Services for mobile banking are highly popular
Thanks to banks and financial institutions adoption of cutting-edge technology, customers of banks and financial institutions are increasingly expecting all services to be provided in real-time. Due to the epidemic of COVID-19, the average customer no longer visits a bank and expects to manage all of their financial needs through a smartphone. On the other hand, many banks rely on archaic technology, making it challenging to provide their clients with seamless digital experiences. Each connection with a consumer is critical in today’s competitive market since it aids in creating a lasting impression.
In the future, customer onboarding will be automated
Financial institutions and banks rely on cutting-edge technology to boost their efficiency and address the issues mentioned above. It enables them to accomplish two objectives concurrently, as they may satisfy regulatory requirements while also offering a seamless experience to their consumers. As we go toward open banking, we may see more of these kinds of onboarding activities.
The future of new customer onboarding
All client interactions should be based on a single repository of customer data. For the customer’s data to be imported automatically, a single source must be connected to all apps. Thus, the front and back offices can benefit from an automated process that avoids data duplication, ensures data integrity, and corrects data irregularities.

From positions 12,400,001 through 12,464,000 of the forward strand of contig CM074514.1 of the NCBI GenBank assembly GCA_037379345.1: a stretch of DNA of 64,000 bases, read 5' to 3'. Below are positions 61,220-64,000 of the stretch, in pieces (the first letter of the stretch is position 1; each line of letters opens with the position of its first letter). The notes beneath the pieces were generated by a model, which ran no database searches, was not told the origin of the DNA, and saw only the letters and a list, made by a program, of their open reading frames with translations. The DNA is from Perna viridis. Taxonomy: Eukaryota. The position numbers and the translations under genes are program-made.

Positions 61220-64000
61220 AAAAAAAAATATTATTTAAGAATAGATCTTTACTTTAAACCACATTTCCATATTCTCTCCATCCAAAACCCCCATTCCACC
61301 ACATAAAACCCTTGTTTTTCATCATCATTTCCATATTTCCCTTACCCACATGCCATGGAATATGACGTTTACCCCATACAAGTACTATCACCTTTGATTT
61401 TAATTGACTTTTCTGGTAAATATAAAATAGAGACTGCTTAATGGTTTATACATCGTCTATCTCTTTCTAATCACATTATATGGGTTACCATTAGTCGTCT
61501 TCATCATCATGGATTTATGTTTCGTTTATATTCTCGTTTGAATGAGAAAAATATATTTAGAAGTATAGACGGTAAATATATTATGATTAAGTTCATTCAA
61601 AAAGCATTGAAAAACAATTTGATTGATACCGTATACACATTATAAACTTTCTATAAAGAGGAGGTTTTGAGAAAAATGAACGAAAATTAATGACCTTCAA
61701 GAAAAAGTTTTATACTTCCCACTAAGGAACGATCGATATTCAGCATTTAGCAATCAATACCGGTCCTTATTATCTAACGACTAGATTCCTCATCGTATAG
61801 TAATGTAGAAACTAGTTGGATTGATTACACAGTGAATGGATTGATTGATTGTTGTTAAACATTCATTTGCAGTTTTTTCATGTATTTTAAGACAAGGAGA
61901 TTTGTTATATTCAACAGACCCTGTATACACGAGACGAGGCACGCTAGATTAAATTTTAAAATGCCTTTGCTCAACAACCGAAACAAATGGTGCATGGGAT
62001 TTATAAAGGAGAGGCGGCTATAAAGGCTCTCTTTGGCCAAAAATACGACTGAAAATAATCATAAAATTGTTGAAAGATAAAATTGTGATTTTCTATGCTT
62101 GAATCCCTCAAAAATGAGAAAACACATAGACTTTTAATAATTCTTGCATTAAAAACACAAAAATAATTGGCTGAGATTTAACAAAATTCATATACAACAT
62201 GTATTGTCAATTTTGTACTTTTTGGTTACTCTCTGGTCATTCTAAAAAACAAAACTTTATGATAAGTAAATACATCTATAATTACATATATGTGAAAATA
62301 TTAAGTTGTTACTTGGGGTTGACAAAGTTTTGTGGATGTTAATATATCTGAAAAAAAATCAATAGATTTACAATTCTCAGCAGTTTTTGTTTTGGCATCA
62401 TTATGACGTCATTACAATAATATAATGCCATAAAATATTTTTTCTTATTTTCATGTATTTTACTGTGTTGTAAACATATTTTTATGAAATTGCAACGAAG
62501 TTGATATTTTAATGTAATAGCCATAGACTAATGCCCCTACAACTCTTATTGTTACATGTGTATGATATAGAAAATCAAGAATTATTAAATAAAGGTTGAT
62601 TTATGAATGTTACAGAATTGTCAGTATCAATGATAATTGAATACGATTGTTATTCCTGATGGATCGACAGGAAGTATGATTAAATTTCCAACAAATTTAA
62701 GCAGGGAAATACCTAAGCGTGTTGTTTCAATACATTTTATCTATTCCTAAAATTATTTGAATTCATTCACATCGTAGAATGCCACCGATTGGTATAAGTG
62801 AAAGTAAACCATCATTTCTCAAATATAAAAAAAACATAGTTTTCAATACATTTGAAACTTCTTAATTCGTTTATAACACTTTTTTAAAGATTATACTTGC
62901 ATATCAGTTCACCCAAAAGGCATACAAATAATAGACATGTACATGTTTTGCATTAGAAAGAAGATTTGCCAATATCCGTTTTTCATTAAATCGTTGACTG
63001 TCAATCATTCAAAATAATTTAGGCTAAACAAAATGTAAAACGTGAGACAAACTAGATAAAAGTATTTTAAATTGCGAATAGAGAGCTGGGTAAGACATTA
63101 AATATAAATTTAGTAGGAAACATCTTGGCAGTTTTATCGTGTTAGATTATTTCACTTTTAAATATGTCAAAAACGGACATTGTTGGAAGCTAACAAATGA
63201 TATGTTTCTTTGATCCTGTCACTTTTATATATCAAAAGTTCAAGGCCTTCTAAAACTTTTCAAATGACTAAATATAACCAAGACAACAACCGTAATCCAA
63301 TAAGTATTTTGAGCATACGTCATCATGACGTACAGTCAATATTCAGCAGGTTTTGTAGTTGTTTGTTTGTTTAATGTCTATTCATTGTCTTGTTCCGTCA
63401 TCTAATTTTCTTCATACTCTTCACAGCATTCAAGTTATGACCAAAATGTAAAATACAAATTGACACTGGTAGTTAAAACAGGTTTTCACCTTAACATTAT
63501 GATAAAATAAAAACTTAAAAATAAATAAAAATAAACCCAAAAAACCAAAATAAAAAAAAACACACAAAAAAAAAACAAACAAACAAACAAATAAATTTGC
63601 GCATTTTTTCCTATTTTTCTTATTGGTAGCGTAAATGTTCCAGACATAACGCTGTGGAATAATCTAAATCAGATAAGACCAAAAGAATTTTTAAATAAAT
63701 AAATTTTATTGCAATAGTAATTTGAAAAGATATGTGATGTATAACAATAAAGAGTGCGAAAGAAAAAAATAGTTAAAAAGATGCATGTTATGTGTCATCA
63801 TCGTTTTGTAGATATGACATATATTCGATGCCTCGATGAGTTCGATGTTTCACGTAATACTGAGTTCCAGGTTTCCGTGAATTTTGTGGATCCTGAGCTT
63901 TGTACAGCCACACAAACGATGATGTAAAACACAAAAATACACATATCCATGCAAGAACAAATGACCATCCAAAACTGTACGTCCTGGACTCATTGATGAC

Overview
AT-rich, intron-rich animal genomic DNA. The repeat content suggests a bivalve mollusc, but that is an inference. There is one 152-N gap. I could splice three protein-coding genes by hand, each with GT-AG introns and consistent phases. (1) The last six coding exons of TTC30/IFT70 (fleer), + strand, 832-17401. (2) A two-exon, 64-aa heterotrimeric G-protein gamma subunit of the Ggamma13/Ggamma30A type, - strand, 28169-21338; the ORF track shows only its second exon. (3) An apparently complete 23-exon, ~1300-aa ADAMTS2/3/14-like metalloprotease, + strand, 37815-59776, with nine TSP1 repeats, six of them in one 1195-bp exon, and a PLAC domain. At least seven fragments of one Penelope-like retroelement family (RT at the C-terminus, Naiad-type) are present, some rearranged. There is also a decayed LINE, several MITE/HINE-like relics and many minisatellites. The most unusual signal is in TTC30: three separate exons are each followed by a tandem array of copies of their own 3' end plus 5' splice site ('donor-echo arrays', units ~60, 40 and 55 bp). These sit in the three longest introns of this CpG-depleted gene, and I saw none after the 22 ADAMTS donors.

Validation, due diligence, identification, operations, regulation, and compliance all rely on precise definitions of data points. Banks must agree on essential data points for commercial customer documentation. In addition, all customer attributes must be handled appropriately, and risk profiles must be separated from general, transactional, and business information. Both the bank and its customers benefit significantly from this method of onboarding.
Picture a more effective approach to onboarding in banking
It is critical to have a well-defined and rigorous procedure to give excellent customer service. To avoid misunderstanding and inefficiency, the onboarding process should be tailored to the specific needs of the new hires. Standardization is necessary for global financial institutions that service international corporations. Using a global model augmented by local versions, the onboarding team’s productivity and compliance risk may decrease.